of which no one has heard anything. The Geysirs are
certainly wonderful marvels of nature, but more wonderful,
more marvellous is Thingvalla; and if the one repay you
for crossing the Spanish Sea, it would be worth while to
go round the world to reach the other.

Of the boiling fountains I think I can give you a good
idea, but whether I can contrive to draw for you anything
like a comprehensible picture of the shape and nature of
the Almannagja, the Hrafnagja, and the lava vale, called
Thingvalla, that lies between them, I am doubtful. Before
coming to Iceland I had read every account that had been
written of Thingvalla by any former traveller, and when
I saw it, it appeared to me a place of which I had never
heard; so I suppose I shall come to grief in as melancholy
a manner as my predecessors, whose ineffectual pages
whiten the entrance to the valley they have failed to

Having superintended--as I think I mentioned to you in
my last letter--the midnight departure of the cook,
guides, and luggage, we returned on board for a good
night's rest, which we all needed. The start was settled
for the next morning at eleven o'clock, and you may
suppose we were not sorry to find, on waking, the bright
joyous sunshine pouring down through the cabin skylight,
and illuminating the white-robed, well-furnished
breakfast-table with more than usual splendour. At the
appointed hour we rowed ashore to where our eight
ponies--two being assigned to each of us, to be ridden
alternately--were standing ready bridled and saddled, at
the house of one of our kindest friends. Of course, though
but just risen from breakfast, the inevitable invitation
to eat and drink awaited us; and another half-hour was
spent in sipping cups of coffee poured out for us with
much laughter by our hostess and her pretty daughter. At
last, the necessary libations accomplished, we rose to
go. Turning round to Fitz, I whispered, how I had always
understood it was the proper thing in Iceland for travellers
departing on a journey to kiss the ladies who had been
good enough to entertain them,--little imagining he would
take me at my word. Guess then my horror, when I suddenly
saw him, with an intrepidity I envied but dared not
imitate, first embrace the mamma, by way of prelude, and
then proceed, in the most natural manner possible, to
make the same tender advances to the daughter. I confess
I remained dumb with consternation; the room swam round
before me; I expected the next minute we should be packed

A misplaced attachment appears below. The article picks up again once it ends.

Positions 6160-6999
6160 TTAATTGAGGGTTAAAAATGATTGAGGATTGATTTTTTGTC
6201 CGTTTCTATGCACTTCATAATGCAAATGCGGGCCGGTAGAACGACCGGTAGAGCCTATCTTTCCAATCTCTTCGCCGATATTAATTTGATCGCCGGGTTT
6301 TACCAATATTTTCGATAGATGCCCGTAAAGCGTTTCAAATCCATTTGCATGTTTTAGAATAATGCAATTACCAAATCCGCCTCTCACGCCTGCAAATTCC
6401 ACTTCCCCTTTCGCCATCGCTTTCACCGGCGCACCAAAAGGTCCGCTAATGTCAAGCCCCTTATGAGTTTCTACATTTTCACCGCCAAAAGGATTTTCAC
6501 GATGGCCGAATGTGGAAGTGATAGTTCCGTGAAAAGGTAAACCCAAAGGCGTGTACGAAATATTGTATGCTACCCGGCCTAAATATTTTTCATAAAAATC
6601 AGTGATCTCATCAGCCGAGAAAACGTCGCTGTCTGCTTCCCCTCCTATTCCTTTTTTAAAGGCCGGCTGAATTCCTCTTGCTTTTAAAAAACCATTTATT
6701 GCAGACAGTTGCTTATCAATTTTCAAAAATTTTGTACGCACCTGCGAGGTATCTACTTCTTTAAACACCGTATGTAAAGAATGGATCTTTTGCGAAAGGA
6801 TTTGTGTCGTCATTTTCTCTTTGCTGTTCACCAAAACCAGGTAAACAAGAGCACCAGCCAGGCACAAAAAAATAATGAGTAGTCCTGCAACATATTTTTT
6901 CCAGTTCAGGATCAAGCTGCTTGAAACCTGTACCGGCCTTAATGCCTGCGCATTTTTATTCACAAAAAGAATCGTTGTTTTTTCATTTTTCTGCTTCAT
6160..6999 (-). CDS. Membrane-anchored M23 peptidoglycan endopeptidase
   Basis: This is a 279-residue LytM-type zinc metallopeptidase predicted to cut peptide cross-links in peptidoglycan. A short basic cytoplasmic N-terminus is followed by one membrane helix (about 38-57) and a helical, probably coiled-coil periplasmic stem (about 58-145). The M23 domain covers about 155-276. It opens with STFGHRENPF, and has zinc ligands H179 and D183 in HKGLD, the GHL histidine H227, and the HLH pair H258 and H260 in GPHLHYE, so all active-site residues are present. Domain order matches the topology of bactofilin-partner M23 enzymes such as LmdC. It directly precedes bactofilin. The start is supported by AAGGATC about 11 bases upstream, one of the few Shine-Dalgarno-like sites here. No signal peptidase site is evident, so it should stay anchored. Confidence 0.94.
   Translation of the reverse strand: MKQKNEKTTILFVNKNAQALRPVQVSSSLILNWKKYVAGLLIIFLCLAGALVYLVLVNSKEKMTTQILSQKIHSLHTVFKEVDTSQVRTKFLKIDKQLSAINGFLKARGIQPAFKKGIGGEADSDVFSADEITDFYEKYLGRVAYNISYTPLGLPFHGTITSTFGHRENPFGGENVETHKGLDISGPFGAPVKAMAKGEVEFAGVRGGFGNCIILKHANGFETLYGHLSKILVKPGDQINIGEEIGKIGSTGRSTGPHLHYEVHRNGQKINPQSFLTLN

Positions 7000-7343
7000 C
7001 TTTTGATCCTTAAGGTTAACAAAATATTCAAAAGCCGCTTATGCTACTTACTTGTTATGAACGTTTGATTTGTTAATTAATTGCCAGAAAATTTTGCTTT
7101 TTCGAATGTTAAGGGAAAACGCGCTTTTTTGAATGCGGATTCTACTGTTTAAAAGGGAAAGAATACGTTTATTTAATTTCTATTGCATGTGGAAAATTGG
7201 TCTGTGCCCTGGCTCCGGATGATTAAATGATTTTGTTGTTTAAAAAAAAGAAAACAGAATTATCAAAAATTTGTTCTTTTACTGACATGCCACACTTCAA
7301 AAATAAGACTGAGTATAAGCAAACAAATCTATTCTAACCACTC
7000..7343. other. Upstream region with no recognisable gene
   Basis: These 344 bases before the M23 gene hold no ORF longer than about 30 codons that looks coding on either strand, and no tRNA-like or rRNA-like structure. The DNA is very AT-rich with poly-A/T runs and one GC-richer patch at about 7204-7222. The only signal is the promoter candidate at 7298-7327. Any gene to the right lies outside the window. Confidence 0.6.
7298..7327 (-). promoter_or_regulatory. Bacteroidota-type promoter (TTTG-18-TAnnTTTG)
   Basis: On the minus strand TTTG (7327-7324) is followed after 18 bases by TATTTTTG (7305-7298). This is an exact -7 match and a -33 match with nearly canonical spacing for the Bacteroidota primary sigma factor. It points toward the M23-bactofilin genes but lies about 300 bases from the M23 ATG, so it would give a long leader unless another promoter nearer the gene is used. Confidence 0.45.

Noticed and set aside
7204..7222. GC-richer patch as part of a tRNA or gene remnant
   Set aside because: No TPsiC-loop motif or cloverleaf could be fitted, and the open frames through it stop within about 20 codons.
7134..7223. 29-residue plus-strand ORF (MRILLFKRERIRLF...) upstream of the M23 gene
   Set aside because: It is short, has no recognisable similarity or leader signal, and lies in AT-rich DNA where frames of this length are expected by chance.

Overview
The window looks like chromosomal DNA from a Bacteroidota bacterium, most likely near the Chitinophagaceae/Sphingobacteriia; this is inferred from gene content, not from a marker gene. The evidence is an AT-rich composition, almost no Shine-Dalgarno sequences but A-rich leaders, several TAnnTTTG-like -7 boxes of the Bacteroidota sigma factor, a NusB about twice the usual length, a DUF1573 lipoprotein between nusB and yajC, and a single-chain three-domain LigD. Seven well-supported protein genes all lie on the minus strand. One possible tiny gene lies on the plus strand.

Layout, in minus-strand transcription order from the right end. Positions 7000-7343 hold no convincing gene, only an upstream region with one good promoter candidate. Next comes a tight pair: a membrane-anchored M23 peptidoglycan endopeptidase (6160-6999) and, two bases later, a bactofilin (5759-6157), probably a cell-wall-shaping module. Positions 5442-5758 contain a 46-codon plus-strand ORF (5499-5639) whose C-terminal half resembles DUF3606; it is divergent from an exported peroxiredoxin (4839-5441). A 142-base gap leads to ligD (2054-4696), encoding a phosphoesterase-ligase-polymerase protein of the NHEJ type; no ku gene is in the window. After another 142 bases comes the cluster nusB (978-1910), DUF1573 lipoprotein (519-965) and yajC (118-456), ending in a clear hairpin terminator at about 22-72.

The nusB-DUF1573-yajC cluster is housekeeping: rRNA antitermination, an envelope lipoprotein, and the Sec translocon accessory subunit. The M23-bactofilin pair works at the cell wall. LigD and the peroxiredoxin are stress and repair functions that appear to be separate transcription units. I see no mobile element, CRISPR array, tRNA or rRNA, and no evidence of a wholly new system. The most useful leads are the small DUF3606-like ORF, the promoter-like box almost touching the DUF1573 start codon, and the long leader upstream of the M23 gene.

neck and crop into the street, and that the young lady
would have gone off into hysterics. It turned out, however,
that such was the very last thing she was thinking of
doing. With a simple frankness that became her more than
all the boarding-school graces in the world, her eyes
dancing with mischief and good humour, she met him half
way, and pouting out two rosy lips, gave him as hearty
a kiss as it might ever be the good fortune of one of us
he-creatures to receive. From that moment I determined
to conform for the future to the customs of the inhabitants.

Fresh from favours such as these, it was not surprising
we should start in the highest spirits. With a courtesy
peculiar to Iceland, Dr. Hjaltelin, the most jovial of
doctors,--and another gentleman, insisted on conveying
us the first dozen miles of our journey; and as we
clattered away through the wooden streets, I think a
merrier party never set out from Reykjavik. In front
scampered the three spare ponies, without bridles, saddles,
or any sense of moral responsibility, flinging up their
heels, biting and neighing like mad things; then came
Sigurdr, now become our chief, surrounded by the rest of
the cavalcade; and finally, at a little distance, plunged
in profound melancholy, rode Wilson. Never shall I forget
his appearance. During the night his head had come
partially straight, but by way of precaution, I suppose,
he had conceived the idea of burying it down to the chin
in a huge seal-skin helmet I had given him against the
inclemencies of the Polar Sea. As on this occasion the
thermometer was at 81 degrees, and a coup-de-soleil was
the chief thing to be feared, a ton of fur round his
skull was scarcely necessary. Seamen's trousers, a bright
scarlet jersey, and jack-boots fringed with cat-skin,
completed his costume; and as he proceeded along in his
usual state of chronic consternation, with my rifle slung
at his back and a couple of telescopes over his shoulder,
he looked the image of Robinson Crusoe, fresh from having
seen the foot-print.

A couple of hours' ride across the lava plain we had
previously traversed brought us to a river, where our
Reykjavik friends, after showing us a salmon weir, finally
took their leave, with many kind wishes for our prosperity.
On looking through the clear water that hissed and bubbled